After pulling 14-hour shifts for the first three consecutive days of SXSW music, Friday called for a slightly slower pace and fewer shows. It was time to adopt the notion of “quality over quantity, “ or otherwise face insurmountable fatigue.
After a relaxed day, a lively rooftop party for Guitar Center Sessions – a double bill of the Wild Feathers and Soundgarden atop the four-story Starr Building on Colorado Street – was far more attractive.
Though most in attendance were there to catch the headliner, who thundered through its 1994 album Superunknown the night before at the iTunes Festival, the Nashville-based opening act left a lasting impression. With a setup that used four alternating lead singers – Ricky Young, Joel King, Taylor Burns and Preston Wimberly – the group ran through shades of blues, country, alt-rock and folk, successfully serving up a little something for everyone.
And while the bulk of Soundgarden’s set was a repeat from Thursday – 10 of 16 Superunknown songs to celebrate the record’s 20th anniversary – the seminal Seattle group threw in some lesser played, heavy-hitting throwbacks like “Hunted Down,” “Burned My Hand” and the show-closing “Rusty Cage.”
This show lacked the impressively built-up visuals of ACL Live – insanely intricate and vivid wraparound LED panels – but it doesn’t get much better than hearing something like the apocalyptically potent “Limo Wreck” with open skies above and a brightly lit skyline beyond.
Toward the end of that set, the clock struck midnight, but the night was far from over. Just a few blocks down, New York outfit Sleigh Bells commanded a spirited and sweaty dance party at the Belmont with its rowdy, metal and hip-hop-infused pop. There is truly no match among frontwomen for Alexis Krauss, who – with her wildly whipping hair, erratic yet fluid moves and formidable bod – held this crowd securely in the palm of her hand.
The same couldn’t be said for this night’s final performers, the Strokes’ Julian Casablancas and his new band, the Voidz, over at Cedar Street Courtyard. Yet ultimately, it was difficult to determine what led to the show’s lackluster impact.
Casablancas was his normal, reserved self, but his showmanship was fine: he was all smiles and continually leaning into the faces of screaming front row fans as the band ran through five new tunes, the Strokes’ “Ize of the World” and a couple of cuts from 2009 solo album, Phrazes for the Young. Perhaps it was the scant, eight-song set list and the fact that the sound was muddy from any vantage point in the weirdly narrow venue. Judgment on the new music’s quality remains reserved for now.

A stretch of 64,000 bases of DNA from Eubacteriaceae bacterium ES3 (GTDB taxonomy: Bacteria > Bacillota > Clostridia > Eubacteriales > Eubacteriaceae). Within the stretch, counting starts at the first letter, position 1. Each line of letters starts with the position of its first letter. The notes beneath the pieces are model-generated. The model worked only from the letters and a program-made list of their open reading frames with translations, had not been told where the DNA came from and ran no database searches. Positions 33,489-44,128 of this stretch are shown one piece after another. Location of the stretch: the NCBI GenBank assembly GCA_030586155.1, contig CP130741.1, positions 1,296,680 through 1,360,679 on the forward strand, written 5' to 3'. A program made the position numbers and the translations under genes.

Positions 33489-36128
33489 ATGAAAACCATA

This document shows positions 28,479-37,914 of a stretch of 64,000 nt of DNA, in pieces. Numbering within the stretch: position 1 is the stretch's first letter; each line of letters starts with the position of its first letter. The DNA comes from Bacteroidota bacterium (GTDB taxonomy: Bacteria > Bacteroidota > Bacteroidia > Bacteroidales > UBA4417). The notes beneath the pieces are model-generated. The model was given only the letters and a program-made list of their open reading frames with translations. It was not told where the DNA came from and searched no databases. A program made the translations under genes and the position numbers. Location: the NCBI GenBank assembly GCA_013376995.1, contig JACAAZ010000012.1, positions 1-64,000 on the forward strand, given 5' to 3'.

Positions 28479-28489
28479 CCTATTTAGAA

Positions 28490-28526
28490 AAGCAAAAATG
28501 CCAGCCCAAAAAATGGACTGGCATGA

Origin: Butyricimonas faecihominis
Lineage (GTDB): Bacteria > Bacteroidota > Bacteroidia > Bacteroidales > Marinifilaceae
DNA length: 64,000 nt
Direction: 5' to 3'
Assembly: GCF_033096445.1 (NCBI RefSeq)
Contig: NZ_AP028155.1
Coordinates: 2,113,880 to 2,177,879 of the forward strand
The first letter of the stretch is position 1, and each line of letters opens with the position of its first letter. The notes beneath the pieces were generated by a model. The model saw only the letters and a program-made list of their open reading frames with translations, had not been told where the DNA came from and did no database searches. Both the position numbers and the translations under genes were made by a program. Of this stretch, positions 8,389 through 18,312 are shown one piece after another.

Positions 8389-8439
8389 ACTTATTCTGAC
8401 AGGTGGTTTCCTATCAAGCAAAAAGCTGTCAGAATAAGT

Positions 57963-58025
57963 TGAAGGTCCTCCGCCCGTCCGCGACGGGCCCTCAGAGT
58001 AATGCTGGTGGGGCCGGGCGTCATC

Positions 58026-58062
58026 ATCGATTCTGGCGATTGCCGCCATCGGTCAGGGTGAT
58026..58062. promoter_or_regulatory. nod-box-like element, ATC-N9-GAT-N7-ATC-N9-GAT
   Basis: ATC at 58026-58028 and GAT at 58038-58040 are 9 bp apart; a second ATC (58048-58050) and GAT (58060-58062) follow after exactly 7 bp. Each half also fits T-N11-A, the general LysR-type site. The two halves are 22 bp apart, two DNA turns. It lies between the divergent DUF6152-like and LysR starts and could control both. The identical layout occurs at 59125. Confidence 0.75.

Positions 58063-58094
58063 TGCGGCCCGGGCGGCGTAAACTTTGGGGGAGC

The next day (Saturday), events returned to their maddening pace. In the interest of avoiding an irksome ramble, here are the highlights from the fest’s final full day of music:
Rachel Ray’s annual Feedback party at Stubb’s is always attractive just for its (free) specialized BBQ and comfort food recipes, but inevitably, the celebrity chef always manages to nab some mightily impressive acts. This year was no exception.
Early on at the afternoon bash, Washington state-based soul and R&B singer Allen Stone was the first to really help the audience find their happy feet. With his nerdish, Kurt Cobain look, he’s somewhat unsuspecting, but his music sounds like Stevie Wonder and he can move and wail like James Brown – not to be missed if you spot his name on a fest bill.
Later, after another crackerjack set from pseudo-supergroup Spanish Gold – who already rocked the Billy Reid Shindig Thursday – fans were treated to a particularly special set from Foxboro Hot Tubs, Green Day’s punk rock side-project. Say what you will about Green Day’s pop-influenced sound, but Foxboro is in its own category.
In this six-piece group, Billie Joe Armstrong was entirely free of guitar duties, allowing him to run around like the fiendish imp he is blasting confetti guns, spraying silly string and pouring beers directly into front row fans’ mouths. And of course, they threw in a couple of Green Day tunes – “Fuck Time” and “Makeout Party” – plus an impressive cover of the Who’s “A Quick One (While He’s Away)” to close.
For the night’s grand finale, it felt fitting to take in some Texas music, so after a brief respite, it was back to Stubb’s for the Toadies’ first ever full-album performance of their 1994 album, Rubberneck.
The 11-track, post-grunge collection is largely overrated, but its relevance to that era’s sound – the experimental guitar tones akin to Pixies on “Mexican Hairless” and “Tyler,” frontman Todd Lewis’ Eddie Vedder-esque vocals on “Away,” and the cathartic aggression of the percussive closer, “I Bleed” – resonated as freshly as any contemporary rock record.
Call it a rehash, but that Toadies album is timeless, and based on the crowd’s exuberant singing and cheers throughout, it was unanimously accepted as an appropriately powerhouse punch to end another grueling SXSW with a resounding bang.